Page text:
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Promoting and protecting the right to education for minorities

Minorities in all regions of the world suffer disproportionately from unequal or restricted access to quality education, according to the United Nations Forum on Minority Issues.

Tamil children and women in displaced camps in eastern Sri Lanka © Minority Rights Group InternationalThe Forum, established by the Human Rights Council in September 2007, has issued its first set of recommendations calling for an effective education strategy for minorities based on the principles of equality and non-discrimination.

The recommendations followed the inaugural session of the Forum last December on the theme “minorities and the right to education.” The term minorities refers to national or ethnic, religious and linguistic minorities, as laid out in the UN Minorities Declaration.

Over 400 participants including UN member states, non-government organizations, UN Agencies and education experts from minorities took part in the Forum.

High Commissioner for Human Rights Navi Pillay told the Forum that promoting and protecting the right to education was “an indispensable instrument for achieving many other rights, whether civil, cultural, economic, political or social …, especially for minority groups.”

Under international human rights law, education is an inalienable human right, not a mere commodity or a service.

It is “an empowerment right” and “the primary vehicle by which economically and socially marginalized adults and children can lift themselves out of poverty,” says the Committee on Economic, Social and Cultural Rights in its “General Comment” on the right to education.

And yet, “in all regions of the world minority children suffer disproportionately from unequal access to quality education”, therefore being robbed “of their full human potential and their ability to contribute fully to their own communities and to the wider society,” Gay McDougall, Independent Expert on Minorities Issues, told the Forum.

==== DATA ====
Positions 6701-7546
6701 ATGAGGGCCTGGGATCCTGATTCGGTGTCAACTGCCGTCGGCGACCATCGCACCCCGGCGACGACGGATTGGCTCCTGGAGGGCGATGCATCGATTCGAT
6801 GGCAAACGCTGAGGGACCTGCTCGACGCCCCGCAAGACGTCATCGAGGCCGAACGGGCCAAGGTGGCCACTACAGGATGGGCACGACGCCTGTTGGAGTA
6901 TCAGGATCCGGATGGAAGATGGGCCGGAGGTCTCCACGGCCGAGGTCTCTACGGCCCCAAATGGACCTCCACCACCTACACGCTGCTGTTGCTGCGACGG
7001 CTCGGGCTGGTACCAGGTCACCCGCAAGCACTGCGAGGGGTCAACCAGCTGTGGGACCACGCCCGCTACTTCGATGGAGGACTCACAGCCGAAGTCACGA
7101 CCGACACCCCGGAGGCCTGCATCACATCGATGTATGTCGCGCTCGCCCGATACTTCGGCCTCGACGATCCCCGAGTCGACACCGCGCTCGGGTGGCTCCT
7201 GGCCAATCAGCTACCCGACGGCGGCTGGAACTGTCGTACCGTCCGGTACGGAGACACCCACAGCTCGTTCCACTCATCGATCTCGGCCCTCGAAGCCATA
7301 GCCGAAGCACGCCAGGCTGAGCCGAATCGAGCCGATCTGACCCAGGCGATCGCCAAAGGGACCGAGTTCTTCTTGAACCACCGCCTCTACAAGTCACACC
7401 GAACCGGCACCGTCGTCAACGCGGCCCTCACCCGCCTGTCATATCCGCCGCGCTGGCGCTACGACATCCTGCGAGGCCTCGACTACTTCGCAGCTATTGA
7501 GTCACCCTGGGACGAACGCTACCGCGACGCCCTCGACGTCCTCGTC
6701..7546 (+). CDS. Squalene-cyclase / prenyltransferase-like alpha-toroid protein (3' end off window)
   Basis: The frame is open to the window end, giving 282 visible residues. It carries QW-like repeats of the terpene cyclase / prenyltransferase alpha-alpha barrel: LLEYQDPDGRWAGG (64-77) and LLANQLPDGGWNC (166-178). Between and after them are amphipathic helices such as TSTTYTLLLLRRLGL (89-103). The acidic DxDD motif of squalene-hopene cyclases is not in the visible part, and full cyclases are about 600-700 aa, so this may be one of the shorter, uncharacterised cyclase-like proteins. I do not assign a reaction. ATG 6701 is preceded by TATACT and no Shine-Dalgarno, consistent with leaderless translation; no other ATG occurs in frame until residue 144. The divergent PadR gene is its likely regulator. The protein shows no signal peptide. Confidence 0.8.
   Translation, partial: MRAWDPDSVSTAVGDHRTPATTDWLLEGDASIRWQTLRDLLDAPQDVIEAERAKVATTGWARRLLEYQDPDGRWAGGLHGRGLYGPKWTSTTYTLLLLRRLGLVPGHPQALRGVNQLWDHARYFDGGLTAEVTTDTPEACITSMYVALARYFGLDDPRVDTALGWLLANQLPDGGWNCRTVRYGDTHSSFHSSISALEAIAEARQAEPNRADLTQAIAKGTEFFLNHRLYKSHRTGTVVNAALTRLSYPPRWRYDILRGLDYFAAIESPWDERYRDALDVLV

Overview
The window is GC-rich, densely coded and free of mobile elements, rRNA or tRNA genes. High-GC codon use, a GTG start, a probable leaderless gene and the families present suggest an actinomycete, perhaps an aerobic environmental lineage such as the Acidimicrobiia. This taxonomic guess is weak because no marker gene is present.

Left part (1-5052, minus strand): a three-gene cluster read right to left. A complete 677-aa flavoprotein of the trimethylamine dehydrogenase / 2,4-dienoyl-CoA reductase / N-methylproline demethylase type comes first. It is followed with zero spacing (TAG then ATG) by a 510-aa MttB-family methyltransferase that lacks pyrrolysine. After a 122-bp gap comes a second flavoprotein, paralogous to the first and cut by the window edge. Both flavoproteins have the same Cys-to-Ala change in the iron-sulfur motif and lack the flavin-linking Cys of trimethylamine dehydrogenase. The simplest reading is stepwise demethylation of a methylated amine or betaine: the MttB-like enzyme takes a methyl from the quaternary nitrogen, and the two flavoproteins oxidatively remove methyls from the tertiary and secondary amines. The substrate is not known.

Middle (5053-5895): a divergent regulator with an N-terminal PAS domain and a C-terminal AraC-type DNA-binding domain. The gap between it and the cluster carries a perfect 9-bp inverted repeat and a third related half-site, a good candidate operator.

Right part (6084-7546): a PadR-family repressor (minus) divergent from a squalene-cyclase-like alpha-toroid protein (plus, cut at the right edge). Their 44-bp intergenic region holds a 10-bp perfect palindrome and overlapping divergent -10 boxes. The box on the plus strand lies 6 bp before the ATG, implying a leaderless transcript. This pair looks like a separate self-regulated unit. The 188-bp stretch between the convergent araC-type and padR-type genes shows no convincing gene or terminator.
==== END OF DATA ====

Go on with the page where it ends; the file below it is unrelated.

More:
The Forum’s recommendations set out the core principles for fulfilling the right to education for minorities on the premises of equality and non-discrimination. They focus on the essential requirements for an effective education strategy, equal access to quality education for minorities, the learning environment, and the content and delivery of the curriculum.

The Forum urges governments to “approach the education of minorities in a positive spirit.” They should “review, enact and amend their legislation where necessary to affirm the right to education for all, eliminate discrimination and guarantee quality education for all members of minorities.”

It further suggests that educational services should reach minority communities, including adults, throughout the country and be adequate to address their needs. Governments must also ensure that educational services for minorities are of a comparable quality to national standards.

The Forum provides a platform for promoting dialogue and cooperation on minority issues. It also identifies and analyzes best practices, challenges, opportunities and initiatives for the further implementation of the UN Minorities Declaration.

In most instances a minority is a numerically smaller section of the population. Minorities commonly have a strong sense of collective identity and possess distinct ethnic, religious or linguistic characteristics which differ from that of the majority population. All countries have one or more minority groups within their national territories. Some minorities live together in well-defined areas, while others are scattered throughout the country.

April 2009